Irradiated ocean planets bridge super-Earth and sub-Neptune populations. (arXiv:2002.05243v1 [astro-ph.EP])

Irradiated ocean planets bridge super-Earth and sub-Neptune populations. (arXiv:2002.05243v1 [astro-ph.EP])
<a href="http://arxiv.org/find/astro-ph/1/au:+Mousis_O/0/1/0/all/0/1">Olivier Mousis</a>, <a href="http://arxiv.org/find/astro-ph/1/au:+Deleuil_M/0/1/0/all/0/1">Magali Deleuil</a>, <a href="http://arxiv.org/find/astro-ph/1/au:+Aguichine_A/0/1/0/all/0/1">Artyom Aguichine</a>, <a href="http://arxiv.org/find/astro-ph/1/au:+Marcq_E/0/1/0/all/0/1">Emmanuel Marcq</a>, <a href="http://arxiv.org/find/astro-ph/1/au:+Naar_J/0/1/0/all/0/1">Joseph Naar</a>, <a href="http://arxiv.org/find/astro-ph/1/au:+Aguirre_L/0/1/0/all/0/1">Lorena Acu&#xf1;a Aguirre</a>, <a href="http://arxiv.org/find/astro-ph/1/au:+Brugger_B/0/1/0/all/0/1">Bastien Brugger</a>, <a href="http://arxiv.org/find/astro-ph/1/au:+Goncalves_T/0/1/0/all/0/1">Thomas Goncalves</a>

With radii ranging between those of the Earth (1 Rearth) and Neptune (~3.9
Rearth), small planets constitute more than half of the inventory of the
4000-plus exoplanets discovered so far. This population follows a bimodal
distribution peaking at ~1.3 Rearth (super-Earths) and 2.4 Rearth
(sub-Neptunes), with few planets in between. Smaller planets are sufficiently
dense to be rocky, but those with radii larger than ~1.6 Rearth are thought to
display large amounts of volatiles, including in many cases hydrogen/helium
gaseous envelopes up to ~30% of the planetary mass. With orbital periods less
than 100 days, these low-mass planets are highly irradiated and their origin,
evolution, and possible links are still debated. Here we show that close-in
ocean planets affected by greenhouse effect display hydrospheres in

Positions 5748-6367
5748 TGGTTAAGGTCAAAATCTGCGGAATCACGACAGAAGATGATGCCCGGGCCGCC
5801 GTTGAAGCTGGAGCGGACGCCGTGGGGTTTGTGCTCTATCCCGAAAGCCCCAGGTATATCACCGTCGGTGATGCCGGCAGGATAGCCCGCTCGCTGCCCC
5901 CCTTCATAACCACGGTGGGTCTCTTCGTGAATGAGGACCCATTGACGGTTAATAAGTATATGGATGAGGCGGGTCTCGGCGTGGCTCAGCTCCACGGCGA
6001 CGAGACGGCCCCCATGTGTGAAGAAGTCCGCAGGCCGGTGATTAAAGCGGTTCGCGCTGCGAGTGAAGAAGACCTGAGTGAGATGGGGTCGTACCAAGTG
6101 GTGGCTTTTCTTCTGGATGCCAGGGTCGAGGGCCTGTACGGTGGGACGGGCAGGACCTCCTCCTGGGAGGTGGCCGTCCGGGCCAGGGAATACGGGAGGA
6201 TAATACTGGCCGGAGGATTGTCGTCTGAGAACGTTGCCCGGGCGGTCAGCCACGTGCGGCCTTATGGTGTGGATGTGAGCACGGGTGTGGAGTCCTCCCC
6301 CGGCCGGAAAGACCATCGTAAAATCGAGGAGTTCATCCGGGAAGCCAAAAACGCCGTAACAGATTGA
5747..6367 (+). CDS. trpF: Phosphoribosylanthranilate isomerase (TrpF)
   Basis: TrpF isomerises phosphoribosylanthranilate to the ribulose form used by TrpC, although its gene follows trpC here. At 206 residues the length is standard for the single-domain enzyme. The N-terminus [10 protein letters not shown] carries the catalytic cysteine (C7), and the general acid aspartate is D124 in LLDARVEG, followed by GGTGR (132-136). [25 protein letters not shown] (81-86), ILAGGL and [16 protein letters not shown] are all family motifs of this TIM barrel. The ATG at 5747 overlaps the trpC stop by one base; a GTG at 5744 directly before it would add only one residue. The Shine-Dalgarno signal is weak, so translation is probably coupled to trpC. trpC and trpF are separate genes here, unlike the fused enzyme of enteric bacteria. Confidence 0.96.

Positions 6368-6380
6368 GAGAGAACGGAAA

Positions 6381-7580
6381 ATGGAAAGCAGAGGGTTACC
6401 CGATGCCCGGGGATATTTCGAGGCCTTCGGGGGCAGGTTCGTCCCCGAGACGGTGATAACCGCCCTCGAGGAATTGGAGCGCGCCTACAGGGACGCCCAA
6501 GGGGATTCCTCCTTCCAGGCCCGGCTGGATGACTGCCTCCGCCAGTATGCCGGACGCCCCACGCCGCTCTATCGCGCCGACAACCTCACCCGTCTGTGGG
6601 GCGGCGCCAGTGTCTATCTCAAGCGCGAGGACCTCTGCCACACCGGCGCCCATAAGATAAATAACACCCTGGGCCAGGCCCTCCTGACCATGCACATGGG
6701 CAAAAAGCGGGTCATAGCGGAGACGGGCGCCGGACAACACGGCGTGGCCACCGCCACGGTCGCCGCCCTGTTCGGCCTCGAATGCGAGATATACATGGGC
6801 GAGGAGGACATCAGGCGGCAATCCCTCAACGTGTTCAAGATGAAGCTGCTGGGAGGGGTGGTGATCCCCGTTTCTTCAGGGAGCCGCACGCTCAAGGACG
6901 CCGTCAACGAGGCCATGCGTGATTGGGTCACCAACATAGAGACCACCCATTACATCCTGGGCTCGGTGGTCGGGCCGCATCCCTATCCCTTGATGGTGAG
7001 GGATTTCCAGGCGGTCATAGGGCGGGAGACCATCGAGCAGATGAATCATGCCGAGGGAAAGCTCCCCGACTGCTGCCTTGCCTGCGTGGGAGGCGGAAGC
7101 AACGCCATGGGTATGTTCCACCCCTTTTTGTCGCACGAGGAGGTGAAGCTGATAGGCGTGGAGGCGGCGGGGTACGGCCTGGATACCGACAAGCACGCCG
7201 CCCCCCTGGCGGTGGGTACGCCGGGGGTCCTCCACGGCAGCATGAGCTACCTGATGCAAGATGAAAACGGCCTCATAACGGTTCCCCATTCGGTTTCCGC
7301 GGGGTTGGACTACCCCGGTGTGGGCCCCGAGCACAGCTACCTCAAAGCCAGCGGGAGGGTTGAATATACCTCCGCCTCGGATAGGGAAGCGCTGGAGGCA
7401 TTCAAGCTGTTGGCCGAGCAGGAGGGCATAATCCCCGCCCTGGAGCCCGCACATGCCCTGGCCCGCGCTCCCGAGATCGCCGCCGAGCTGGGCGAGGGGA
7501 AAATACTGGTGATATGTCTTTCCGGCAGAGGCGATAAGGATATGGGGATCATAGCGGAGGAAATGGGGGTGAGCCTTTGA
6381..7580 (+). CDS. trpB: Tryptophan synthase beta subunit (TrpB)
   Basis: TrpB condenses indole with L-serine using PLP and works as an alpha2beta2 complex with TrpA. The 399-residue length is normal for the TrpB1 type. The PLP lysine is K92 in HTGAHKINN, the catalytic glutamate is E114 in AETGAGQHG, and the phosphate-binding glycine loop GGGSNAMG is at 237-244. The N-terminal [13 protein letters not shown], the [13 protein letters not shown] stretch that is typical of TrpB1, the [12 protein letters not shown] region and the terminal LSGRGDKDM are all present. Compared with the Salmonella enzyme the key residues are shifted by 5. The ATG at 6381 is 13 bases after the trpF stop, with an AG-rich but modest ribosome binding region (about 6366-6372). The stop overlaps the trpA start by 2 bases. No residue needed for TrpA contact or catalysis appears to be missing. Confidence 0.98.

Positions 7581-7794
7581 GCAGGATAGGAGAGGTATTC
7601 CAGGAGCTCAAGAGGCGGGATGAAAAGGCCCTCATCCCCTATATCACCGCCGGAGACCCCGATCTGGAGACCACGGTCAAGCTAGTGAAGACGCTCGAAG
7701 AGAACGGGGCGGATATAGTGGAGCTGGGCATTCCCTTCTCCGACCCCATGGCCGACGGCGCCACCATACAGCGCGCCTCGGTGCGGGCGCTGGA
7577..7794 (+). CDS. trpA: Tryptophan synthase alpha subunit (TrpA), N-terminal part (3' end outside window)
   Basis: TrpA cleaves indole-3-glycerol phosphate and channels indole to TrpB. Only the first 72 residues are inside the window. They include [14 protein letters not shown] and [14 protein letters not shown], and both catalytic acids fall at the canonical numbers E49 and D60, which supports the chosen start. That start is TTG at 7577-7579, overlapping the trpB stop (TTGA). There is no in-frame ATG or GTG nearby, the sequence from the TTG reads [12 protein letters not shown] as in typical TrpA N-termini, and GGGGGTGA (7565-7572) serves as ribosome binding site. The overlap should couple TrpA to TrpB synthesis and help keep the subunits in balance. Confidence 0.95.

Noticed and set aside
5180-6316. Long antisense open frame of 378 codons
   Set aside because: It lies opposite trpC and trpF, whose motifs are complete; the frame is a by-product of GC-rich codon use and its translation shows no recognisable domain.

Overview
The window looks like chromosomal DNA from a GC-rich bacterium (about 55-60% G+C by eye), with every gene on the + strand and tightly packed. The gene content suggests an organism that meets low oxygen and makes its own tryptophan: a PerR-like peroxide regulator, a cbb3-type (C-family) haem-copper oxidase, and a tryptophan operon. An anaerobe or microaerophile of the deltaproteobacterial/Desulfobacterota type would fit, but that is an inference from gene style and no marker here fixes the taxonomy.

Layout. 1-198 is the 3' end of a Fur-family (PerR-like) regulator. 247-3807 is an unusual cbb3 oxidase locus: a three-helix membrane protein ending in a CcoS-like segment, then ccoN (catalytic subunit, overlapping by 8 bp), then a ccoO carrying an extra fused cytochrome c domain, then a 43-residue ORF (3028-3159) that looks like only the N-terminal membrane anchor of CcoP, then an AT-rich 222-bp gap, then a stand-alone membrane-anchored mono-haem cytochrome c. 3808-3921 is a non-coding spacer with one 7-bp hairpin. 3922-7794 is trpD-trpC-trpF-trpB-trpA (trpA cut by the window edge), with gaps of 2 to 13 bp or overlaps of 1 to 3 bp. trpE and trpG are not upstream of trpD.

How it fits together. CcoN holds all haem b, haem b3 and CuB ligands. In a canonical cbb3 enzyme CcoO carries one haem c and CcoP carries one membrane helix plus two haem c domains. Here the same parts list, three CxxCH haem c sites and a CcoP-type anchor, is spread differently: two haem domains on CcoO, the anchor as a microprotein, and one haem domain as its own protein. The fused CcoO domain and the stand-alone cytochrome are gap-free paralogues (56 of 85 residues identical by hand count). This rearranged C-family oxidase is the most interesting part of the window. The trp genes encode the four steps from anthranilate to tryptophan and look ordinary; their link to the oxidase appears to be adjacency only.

supercritical state, which generate inflated atmospheres without invoking the
presence of large H/He gaseous envelopes. We derive a new set of mass-radius
relationships for ocean planets with different compositions and different
equilibrium temperatures, well adapted to low-density sub-Neptune planets. Our
model suggests that super-Earths and sub-Neptunes could belong to the same
family of planets. The differences between their interiors could simply result
from the variation of the water content in those planets. Close-in sub-Neptunes
would have grown from water-rich building blocks compared to super-Earths, and
not concurrently from gas coming from the protoplanetary disk. This implies
that small planets should present similar formation conditions, which resemble
those known for the terrestrial and dwarf planets in the solar system.

With radii ranging between those of the Earth (1 Rearth) and Neptune (~3.9
Rearth), small planets constitute more than half of the inventory of the
4000-plus exoplanets discovered so far. This population follows a bimodal
distribution peaking at ~1.3 Rearth (super-Earths) and 2.4 Rearth
(sub-Neptunes), with few planets in between. Smaller planets are sufficiently
dense to be rocky, but those with radii larger than ~1.6 Rearth are thought to
display large amounts of volatiles, including in many cases hydrogen/helium
gaseous envelopes up to ~30% of the planetary mass. With orbital periods less
than 100 days, these low-mass planets are highly irradiated and their origin,
evolution, and possible links are still debated. Here we show that close-in
ocean planets affected by greenhouse effect display hydrospheres in
supercritical state, which generate inflated atmospheres without invoking the
presence of large H/He gaseous envelopes. We derive a new set of mass-radius
relationships for ocean planets with different compositions and different
equilibrium temperatures, well adapted to low-density sub-Neptune planets. Our
model suggests that super-Earths and sub-Neptunes could belong to the same
family of planets. The differences between their interiors could simply result
from the variation of the water content in those planets. Close-in sub-Neptunes
would have grown from water-rich building blocks compared to super-Earths, and
not concurrently from gas coming from the protoplanetary disk. This implies
that small planets should present similar formation conditions, which resemble
those known for the terrestrial and dwarf planets in the solar system.

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